Saskatchewan reported its lowest number of new coronavirus cases in three weeks on Wednesday.
Health officials said there were 169 new COVID-19 cases in the province, bringing the overall total since the start of the pandemic to 12,594.
The last time there were fewer new daily cases reported was on Nov. 25 when the province reported 164 new cases.
No new deaths were reported for the first time in six days. Saskatchewan has reported 98 COVID-19-related deaths to date.
Active cases rose slightly to 4,213 after 154 recoveries were reported by the province.
Most of the new cases on Wednesday were reported in Saskatoon (38), the northwest zone (35), Regina (30) and the north-central zone (28).
New cases were also reported in the far northwest (three), far north-central (two), far northeast (13), northeast (two), central-west (one), central-east (two), southwest (one), south-central (two) and southeast (one).
Eleven new cases have pending residence information.
Health officials said 124 people are in hospital, with 30 people in intensive care — 12 in Regina, 10 in Saskatoon, six in the north-central zone and one each in the northwest and southwest zones.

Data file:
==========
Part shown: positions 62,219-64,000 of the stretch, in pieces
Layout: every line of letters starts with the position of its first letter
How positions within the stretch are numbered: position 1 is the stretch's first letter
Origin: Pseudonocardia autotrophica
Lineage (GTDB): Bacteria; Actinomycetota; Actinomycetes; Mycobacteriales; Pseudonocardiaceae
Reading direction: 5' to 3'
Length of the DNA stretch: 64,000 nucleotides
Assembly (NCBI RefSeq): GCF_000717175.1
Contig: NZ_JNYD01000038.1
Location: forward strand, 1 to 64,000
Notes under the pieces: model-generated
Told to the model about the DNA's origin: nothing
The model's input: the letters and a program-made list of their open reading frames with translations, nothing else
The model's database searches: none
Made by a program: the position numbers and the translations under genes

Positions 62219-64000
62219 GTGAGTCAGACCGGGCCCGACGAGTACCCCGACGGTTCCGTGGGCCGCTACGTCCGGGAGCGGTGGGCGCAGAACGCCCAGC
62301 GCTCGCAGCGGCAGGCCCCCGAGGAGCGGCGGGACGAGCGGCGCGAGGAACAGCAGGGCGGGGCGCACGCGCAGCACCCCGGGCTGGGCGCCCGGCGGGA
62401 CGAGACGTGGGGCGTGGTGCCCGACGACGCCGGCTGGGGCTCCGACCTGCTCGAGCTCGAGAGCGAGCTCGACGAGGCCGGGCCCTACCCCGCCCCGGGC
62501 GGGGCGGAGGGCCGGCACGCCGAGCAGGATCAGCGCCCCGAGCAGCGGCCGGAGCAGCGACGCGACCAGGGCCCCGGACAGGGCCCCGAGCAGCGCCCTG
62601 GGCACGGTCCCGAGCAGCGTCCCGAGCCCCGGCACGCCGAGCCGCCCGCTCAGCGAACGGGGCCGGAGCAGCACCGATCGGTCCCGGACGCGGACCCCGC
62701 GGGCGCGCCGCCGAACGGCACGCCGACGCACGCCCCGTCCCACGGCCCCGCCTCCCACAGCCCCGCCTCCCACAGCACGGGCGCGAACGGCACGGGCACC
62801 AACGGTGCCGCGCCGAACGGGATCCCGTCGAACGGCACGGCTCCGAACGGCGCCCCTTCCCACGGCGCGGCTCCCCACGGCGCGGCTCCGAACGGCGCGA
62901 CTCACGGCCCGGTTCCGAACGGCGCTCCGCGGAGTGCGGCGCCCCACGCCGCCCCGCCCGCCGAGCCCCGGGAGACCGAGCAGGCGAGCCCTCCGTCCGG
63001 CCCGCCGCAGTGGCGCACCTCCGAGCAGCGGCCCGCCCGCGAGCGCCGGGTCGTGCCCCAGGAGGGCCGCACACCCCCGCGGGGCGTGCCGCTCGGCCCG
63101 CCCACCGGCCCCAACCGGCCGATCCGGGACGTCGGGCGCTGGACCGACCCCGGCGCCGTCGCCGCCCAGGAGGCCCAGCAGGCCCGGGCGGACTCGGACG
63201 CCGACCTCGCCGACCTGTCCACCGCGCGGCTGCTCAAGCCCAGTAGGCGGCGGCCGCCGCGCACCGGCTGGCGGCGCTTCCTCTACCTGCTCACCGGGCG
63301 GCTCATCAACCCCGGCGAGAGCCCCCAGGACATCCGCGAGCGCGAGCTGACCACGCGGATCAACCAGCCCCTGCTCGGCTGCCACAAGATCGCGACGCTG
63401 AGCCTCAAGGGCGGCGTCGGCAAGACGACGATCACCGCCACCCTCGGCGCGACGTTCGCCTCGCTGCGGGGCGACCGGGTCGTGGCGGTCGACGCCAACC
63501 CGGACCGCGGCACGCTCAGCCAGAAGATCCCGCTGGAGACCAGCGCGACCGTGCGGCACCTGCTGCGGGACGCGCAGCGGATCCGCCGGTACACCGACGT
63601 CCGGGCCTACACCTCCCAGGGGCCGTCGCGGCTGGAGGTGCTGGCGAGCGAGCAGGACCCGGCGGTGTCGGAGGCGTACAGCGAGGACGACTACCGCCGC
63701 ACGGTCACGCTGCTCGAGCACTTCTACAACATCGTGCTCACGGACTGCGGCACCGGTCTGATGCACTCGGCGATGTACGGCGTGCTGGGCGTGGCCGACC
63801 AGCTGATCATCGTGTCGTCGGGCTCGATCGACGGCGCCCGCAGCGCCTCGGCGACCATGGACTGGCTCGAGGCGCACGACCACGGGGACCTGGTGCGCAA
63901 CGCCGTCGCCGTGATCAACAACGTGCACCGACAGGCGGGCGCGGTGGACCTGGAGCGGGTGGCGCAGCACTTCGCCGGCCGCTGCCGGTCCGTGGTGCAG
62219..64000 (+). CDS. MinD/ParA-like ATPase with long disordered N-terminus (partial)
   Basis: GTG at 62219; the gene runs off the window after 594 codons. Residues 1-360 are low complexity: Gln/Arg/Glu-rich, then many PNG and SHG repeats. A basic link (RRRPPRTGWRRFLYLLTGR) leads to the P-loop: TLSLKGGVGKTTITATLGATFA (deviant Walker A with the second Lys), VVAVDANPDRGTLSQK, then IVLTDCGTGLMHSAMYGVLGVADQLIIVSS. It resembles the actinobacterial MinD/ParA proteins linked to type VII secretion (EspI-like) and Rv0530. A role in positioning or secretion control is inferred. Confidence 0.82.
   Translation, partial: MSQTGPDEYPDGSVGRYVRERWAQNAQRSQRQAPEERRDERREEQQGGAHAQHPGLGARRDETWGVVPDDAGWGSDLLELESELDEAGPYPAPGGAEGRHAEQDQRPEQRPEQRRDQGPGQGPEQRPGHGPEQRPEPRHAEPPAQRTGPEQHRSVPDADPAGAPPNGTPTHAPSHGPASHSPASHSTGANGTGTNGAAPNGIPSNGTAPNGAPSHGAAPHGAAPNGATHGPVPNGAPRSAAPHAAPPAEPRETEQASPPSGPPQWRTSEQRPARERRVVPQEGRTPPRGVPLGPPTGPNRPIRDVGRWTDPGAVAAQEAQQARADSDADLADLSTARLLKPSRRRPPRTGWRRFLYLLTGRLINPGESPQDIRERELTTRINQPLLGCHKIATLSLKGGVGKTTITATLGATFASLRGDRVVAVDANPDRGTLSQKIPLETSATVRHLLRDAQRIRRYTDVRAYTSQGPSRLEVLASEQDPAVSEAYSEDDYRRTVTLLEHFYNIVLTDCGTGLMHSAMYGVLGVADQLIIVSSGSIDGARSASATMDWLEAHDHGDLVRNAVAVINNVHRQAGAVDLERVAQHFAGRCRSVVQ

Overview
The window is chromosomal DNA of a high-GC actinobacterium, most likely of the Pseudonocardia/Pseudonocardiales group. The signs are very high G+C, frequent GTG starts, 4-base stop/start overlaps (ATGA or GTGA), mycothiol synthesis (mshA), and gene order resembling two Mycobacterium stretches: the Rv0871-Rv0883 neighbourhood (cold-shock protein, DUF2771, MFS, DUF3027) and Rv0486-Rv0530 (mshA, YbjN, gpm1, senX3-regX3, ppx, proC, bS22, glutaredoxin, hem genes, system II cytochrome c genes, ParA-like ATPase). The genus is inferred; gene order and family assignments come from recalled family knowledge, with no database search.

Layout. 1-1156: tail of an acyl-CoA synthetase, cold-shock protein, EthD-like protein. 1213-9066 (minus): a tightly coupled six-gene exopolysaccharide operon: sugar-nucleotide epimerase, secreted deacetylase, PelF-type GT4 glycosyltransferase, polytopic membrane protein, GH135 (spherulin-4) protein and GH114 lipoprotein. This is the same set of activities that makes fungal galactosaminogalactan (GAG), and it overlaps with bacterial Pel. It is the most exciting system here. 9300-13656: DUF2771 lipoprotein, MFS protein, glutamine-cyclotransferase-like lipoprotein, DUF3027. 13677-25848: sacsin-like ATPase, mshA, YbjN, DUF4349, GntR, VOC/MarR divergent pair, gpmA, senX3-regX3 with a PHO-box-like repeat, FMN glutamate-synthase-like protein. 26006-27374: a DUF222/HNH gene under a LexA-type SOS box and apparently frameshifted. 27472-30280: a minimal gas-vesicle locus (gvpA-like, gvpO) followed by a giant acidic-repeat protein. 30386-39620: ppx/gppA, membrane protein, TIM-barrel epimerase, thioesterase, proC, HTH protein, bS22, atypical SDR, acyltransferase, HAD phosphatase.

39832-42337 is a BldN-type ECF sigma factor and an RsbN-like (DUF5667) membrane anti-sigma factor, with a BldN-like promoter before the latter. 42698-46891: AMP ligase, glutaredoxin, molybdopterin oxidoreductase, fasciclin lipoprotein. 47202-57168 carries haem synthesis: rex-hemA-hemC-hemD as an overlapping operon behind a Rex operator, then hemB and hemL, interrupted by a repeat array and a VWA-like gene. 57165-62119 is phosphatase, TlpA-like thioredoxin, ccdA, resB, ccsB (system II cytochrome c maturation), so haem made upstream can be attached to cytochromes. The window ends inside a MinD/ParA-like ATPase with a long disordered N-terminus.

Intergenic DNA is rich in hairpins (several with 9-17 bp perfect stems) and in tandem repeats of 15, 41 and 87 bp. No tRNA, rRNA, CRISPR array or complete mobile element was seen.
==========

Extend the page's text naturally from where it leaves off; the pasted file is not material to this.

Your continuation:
The seven-day average for new cases is 243 — 20.1 new cases per 100,000 population.
Of all cases reported to date in Saskatchewan, 5,878 are community contacts, 3,327 are under investigation by public health, 2,827 have no known exposures and 562 are travel-related.
Here is a breakdown of total Saskatchewan cases by age:
- 2,672 people are 19 and under
- 4,416 people are 20 to 39
- 3,292 are 40 to 59
- 1,660 people are 60 to 79
- 549 people are 80 and over
Saskatchewan has completed 393,680 tests to date for the virus, up 2,270 from Thursday.
Questions about COVID-19? Here are some things you need to know:
Symptoms can include fever, cough and difficulty breathing — very similar to a cold or flu. Some people can develop a more severe illness. People most at risk of this include older adults and people with severe chronic medical conditions like heart, lung or kidney disease. If you develop symptoms, contact public health authorities.
To prevent the virus from spreading, experts recommend frequent handwashing and coughing into your sleeve. They also recommend minimizing contact with others, staying home as much as possible and maintaining a distance of two metres from other people if you go out. In situations where you can’t keep a safe distance from others, public health officials recommend the use of a non-medical face mask or covering to prevent spreading the respiratory droplets that can carry the virus. In some provinces and municipalities across the country, masks or face coverings are now mandatory in indoor public spaces.
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